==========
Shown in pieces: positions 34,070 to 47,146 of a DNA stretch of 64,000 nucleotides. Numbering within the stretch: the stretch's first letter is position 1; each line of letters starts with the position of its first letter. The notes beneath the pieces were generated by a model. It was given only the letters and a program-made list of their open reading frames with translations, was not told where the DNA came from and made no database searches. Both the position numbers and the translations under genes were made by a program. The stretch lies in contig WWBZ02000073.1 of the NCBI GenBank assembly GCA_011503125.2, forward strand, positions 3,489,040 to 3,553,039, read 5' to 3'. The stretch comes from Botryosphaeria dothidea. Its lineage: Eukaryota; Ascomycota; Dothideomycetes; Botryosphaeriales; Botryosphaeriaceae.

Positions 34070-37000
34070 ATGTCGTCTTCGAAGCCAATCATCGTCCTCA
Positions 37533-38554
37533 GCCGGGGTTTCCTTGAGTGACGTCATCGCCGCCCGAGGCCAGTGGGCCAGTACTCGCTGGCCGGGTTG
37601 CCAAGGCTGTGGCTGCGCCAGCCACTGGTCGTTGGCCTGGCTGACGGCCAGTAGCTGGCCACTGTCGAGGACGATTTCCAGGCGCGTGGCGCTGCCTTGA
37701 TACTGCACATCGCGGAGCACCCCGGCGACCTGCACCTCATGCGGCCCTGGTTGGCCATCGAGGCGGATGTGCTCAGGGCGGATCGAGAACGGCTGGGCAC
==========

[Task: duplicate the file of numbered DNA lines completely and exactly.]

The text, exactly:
Shown in pieces: positions 34,070 to 47,146 of a DNA stretch of 64,000 nucleotides. Numbering within the stretch: the stretch's first letter is position 1; each line of letters starts with the position of its first letter. The notes beneath the pieces were generated by a model. It was given only the letters and a program-made list of their open reading frames with translations, was not told where the DNA came from and made no database searches. Both the position numbers and the translations under genes were made by a program. The stretch lies in contig WWBZ02000073.1 of the NCBI GenBank assembly GCA_011503125.2, forward strand, positions 3,489,040 to 3,553,039, read 5' to 3'. The stretch comes from Botryosphaeria dothidea. Its lineage: Eukaryota; Ascomycota; Dothideomycetes; Botryosphaeriales; Botryosphaeriaceae.

Positions 34070-37000
34070 ATGTCGTCTTCGAAGCCAATCATCGTCCTCA
Positions 37533-38554
37533 GCCGGGGTTTCCTTGAGTGACGTCATCGCCGCCCGAGGCCAGTGGGCCAGTACTCGCTGGCCGGGTTG
37601 CCAAGGCTGTGGCTGCGCCAGCCACTGGTCGTTGGCCTGGCTGACGGCCAGTAGCTGGCCACTGTCGAGGACGATTTCCAGGCGCGTGGCGCTGCCTTGA
37701 TACTGCACATCGCGGAGCACCCCGGCGACCTGCACCTCATGCGGCCCTGGTTGGCCATCGAGGCGGATGTGCTCAGGGCGGATCGAGAACGGCTGGGCAC